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TECHNOLOGY, DISCOVERY & INNOVATION. UPDATED 3 MINUTES AGO.
You are here: Home / Digital Life / Razer Phone Features Gaming Tech
Razer Phone: PC Gaming Tech Squeezed Into a Smartphone
Razer Phone: PC Gaming Tech Squeezed Into a Smartphone
By Samuel Gibbs Like this on Facebook Tweet this Link thison Linkedin Link this on Google Plus
PUBLISHED:
NOVEMBER
03
2017
Gaming on smartphones is big business. So big that hardcore gaming firm Razer reckons there's a better way to make a smartphone that's good for games, but that you won't be embarrassed to use in public.

Having started making precision mice and colourful keyboards for gaming, then successfully moving into performance laptops over the last five years, Razer believes that mobile is the next step in gaming.

Tom Moss, head of Razer's mobile business, said: "We didn't start out trying to make a gaming phone, but rather a phone for gamers. Something you wouldn't be embarrassed about pulling out in public. And it had to have the highest performance both on paper and in real life benchmarks."

Where iPhone 8s, Pixel 2s and Galaxy S8s are pretty good for gaming, Razer styles itself as the "lifestyle brand for the people that grew up as gamers" and believes there's still scope for making the ultimate phone for gamers predicated on playing games and watching videos.

The Razer Phone, which is made by some of the former Nextbit people who were bought by the gaming firm, has the usual 2017 top-end components: Qualcomm's Snapdragon 835 processor, 8GB of RAM, 64GB of storage with a microSD card slot for more, a large, high resolution display and dual 12-megapixel cameras on the back.

But Razer also put in a large, 4,000 mAh battery, very loud front-facing stereo speakers and shoehorned performance laptop technology into a smartphone.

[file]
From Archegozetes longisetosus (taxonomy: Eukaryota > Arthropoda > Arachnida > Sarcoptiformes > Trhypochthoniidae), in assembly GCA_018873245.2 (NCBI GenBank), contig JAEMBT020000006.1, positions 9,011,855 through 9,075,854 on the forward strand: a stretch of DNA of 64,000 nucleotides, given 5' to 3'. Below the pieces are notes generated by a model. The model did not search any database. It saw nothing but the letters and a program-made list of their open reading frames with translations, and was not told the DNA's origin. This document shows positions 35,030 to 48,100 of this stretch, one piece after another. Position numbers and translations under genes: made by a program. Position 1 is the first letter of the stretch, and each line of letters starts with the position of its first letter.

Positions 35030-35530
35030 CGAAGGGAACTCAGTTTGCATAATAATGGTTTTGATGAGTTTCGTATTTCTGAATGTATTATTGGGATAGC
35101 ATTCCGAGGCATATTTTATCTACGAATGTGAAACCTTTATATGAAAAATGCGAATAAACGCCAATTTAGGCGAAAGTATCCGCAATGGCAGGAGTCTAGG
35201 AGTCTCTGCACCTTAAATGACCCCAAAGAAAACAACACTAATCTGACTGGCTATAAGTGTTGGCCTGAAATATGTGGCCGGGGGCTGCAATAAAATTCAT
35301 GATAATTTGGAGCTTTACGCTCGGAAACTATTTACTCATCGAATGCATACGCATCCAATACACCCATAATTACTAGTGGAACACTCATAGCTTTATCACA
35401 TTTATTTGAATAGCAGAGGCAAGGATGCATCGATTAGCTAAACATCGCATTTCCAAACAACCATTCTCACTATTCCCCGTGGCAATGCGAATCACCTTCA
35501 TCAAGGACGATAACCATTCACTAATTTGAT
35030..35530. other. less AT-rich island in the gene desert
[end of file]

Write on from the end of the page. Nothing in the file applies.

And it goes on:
Moss said: "We leveraged our engineering experience from laptops creating a heat pipe and two layers of thermal shielding, turning the structure of the phone into a heat sync, so you can use your phone in high performance mode for a lot longer and avoid throttling."

The result is an imposing 8mm-thick monolithic slab of a smartphone that looks unusual in a world where every other smartphone has adopted a curved, svelte design.

Razer is targeting the 15 to 25-year-old gaming enthusiast, with smartphones being part of its holistic approach to this potentially lucrative market.

It uses a near-stock version of Android 7 Nougat, with an update to the latest version of Android 8 Oreo promised early next year, and introduces gaming technologies not before seen in a smartphone.

The first is a dynamic, adaptable 120Hz display refresh rate, at least double that of competitors, and what the firm calls Ultramotion -- a technology similar to the PC gaming technologies of Nvidia's G-Sync or AMD's FreeSync -- tying screen refresh rate to the frame rate being outputted by the graphics processor to avoid screen tearing.

The result is smooth gaming and day-to-day performance, while the display is capable of turning down its refresh rate to save battery when needed. Apple's iPad Pro does a similar thing with its 120Hz display.

Moss said: "We're really trying to push the technologies that we've developed for our laptops into mobile. It's not necessarily for everyone, but I think it's for more people than you might think at first glance because the size of the gaming and entertainment business."

While most Android games will run fine on the Razer Phone, around 20% of them have uncapped frame rates, which will take full advantage of Razer's technologies. The firm is also working with big-name game developers to optimise some high profile games for the phone, including the upcoming Final Fantasy 15 Pocket Edition and Shadow Gun Legends.

With the backing of the rest of the Razer business, which has 35 million registered users of its software alone, success for its new smartphone business will be measured quite differently.

"We're not targeting to be number three biggest smartphone manufacturer, maybe in five years," said Moss. "We don't need to reach 10m sales, instead we want to be taken seriously, by component vendors, by carriers and the public while staying true to the core brand of being made by gamers for gamers."

In the ultra-competitive smartphone market dominated by Apple, Samsung and China's Huawei, Razer will have an uphill battle for relevance. But if it can leverage its fairly large enthusiast fanbase, Razer could become a solid niche player in the smartphone game offering something others do not.

The Razer Phone will be available for pre-order on 3 November costing $699 and in-store on 14 November available from Razer's online store and exclusively through mobile phone operator Three in six countries including the UK.

© 2017 Guardian Web under contract with NewsEdge/Acquire Media. All rights reserved.

Image credit: Product shot by Razer.

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